The Universe is a mysterious place. We do not know why it exists and there are many unanswered questions about how. But what if it was created on purpose by a great company? Is there any way we can find out?
In 2005, a pair of physicists proposed that, if there was a creator, they could have encoded the background radiation message of the universe. This is called a lightweight Cosmic microwave (CMP) background.
Now, astronomers Michael Hipke and Brecht Liston from the Soneberg Laboratory in Germany have been searching for this news and converting the temperature variations in CMB into a binary bit flow.
His recovery seems utterly meaningless.
Essay by Hipke describing its methods and discoveries Uploaded on the front-axis server arXiv, (So not yet reviewed); This work has a drawn bitstream, so other interested parties can read it for themselves.
The cosmic microwave background is an extremely useful monument to the early universe. It begins about 380,000 years later The Big Bang. Prior to this, the Universe was completely dark and opaque, very hot and thick, with no atoms formed; Protons and electrons flew in the form of ionized plasma.
As the universe cools and expands, we call the period when those protons and electrons reunite into neutral hydrogen atoms. The space became clearer, and light could move freely through it.
This first light is still detectable today, albeit very small, affecting all known places. That’s the essence of CMP. Since the early Universe was not uniform, density fluctuations during today’s restructuring era are manifested in very low variations in CMB temperatures.
Because of this ubiquitous, theoretical physicists Stephen Hsu of the University of Oregon and Anthony G. At the University of California, Santa Barbara argued that CMB would – theoretically only – create the perfect billboard to leave a message that every technological civilization in the universe is know it.
“Our work does not in any way support the intelligence design movement.” They wrote in the 2006 paper, “But it asks the whole scientific question what the medium and message would be if it were really a message, trying to answer.”
They proposed that a binary message could be encoded in CMB temperature variations. This is what Hippie tried to figure out – first by addressing the claims made by Hsu and Ji, and then using the data to find and find a message.
“[Hsu and Zee’s] First, there were assumptions that some superior human beings created the universe. Second, the Creator wanted to tell us that the universe was created on purpose. Hippie wrote.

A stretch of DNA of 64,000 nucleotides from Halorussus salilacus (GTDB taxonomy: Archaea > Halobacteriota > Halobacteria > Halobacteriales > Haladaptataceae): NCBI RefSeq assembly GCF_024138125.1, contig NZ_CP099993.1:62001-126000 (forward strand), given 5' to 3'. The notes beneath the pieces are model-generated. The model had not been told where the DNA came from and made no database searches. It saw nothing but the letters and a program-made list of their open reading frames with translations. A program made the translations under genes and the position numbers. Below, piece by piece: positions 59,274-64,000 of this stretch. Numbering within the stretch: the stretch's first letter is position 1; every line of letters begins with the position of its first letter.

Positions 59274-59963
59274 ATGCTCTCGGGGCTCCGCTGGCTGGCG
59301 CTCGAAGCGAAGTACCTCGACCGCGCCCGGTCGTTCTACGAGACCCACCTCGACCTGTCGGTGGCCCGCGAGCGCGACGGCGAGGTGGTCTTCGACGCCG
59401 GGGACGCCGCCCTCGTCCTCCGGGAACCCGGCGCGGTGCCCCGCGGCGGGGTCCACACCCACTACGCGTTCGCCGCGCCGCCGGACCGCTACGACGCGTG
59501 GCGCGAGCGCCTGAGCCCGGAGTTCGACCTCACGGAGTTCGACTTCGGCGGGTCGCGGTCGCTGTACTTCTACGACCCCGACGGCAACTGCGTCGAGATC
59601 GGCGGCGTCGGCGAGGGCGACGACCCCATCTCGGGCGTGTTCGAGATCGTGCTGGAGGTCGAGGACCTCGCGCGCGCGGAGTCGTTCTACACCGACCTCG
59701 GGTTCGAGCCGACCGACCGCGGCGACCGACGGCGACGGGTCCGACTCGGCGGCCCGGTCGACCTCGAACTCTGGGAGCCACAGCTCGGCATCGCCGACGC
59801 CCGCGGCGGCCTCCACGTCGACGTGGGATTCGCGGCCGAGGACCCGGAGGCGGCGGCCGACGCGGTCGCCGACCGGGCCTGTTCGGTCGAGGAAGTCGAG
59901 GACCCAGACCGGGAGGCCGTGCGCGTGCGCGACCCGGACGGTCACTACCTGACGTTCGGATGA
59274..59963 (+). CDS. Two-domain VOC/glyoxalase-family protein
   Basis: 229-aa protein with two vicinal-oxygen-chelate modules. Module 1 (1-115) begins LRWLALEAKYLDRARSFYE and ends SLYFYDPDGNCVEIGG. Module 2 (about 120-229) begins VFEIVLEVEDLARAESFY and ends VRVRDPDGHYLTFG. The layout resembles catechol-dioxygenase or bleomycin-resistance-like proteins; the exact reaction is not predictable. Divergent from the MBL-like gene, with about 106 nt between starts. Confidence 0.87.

“Then the question is: how do they send a message? CMB is the obvious choice, because it is the largest billboard in the sky, and every technological civilization knows it. The information content can be reasonable (thousands of pieces). “
Hippie has identified a number of problems with these claims. First, the CMB is still cool. About 3,000 Kelvin started; Now, 13.4 billion years later, it’s 2.7 Kelvin. As the Universe continues to age, CMB eventually becomes undetectable. This can take another 10 trillion years (10)40), But the CMB will fade.
Put it aside, Rediscovering Physicists in 2006, In response to Hsu and Ji’s paper, it is highly unlikely that CMB will appear exactly in the air to different audiences in different locations. Additionally, Hipkey argues, the entire CMP cannot be viewed due to ex-emissions from the Milky Way. We have only one sky to measure, the same inherent statistical uncertainty We do in all cosmological studies.
Based on these limitations, Hipkey estimates that the information content will be much lower than that offered by Hsu and Ji – just 1,000 pieces. This gave him a good framework for truly searching the message.
Planck satellite and Wilkinson microwave anisotropy study (WMAP) detected and recorded temperature variations in CMB. From these datasets, Hipkey extracted its bitstream, comparing the results from each database and finding matching bits.
The first 500 pieces of the message are given below. The values in black were identical in the Blank and WMAP datasets, and assumed to be accurate with 90 percent probability. Values in red deviate; Hipkey chose blank values, and they are only correct with a probability of 60 percent.
He found that changing values did not improve the situation. There were no definitive results from searching the Online Encyclopedia of Complete Progression, and the broad data did not change in the future.
“I don’t see any meaningful message in the actual bitstream.” Hippie wrote.
“We can conclude that there is no clear message in the air of the CMP. However, it is unclear whether there was a creator, whether we live in a simulation, or whether the message was printed correctly in the previous section, but we fail to understand it. ”
Whether or not one of these options exists, as beautifully stated in a 2005 reply to Hsu and Ji, CMP has much more to do.
“CMP refers to knowledge of the structure of the air universe and the nature of physics at very high energy levels.” Written by physicists Douglas Scott and James Zippin University of British Columbia.
“The Universe has left us a message of its own.”
Read Hippo’s paper in its entirety onXiv.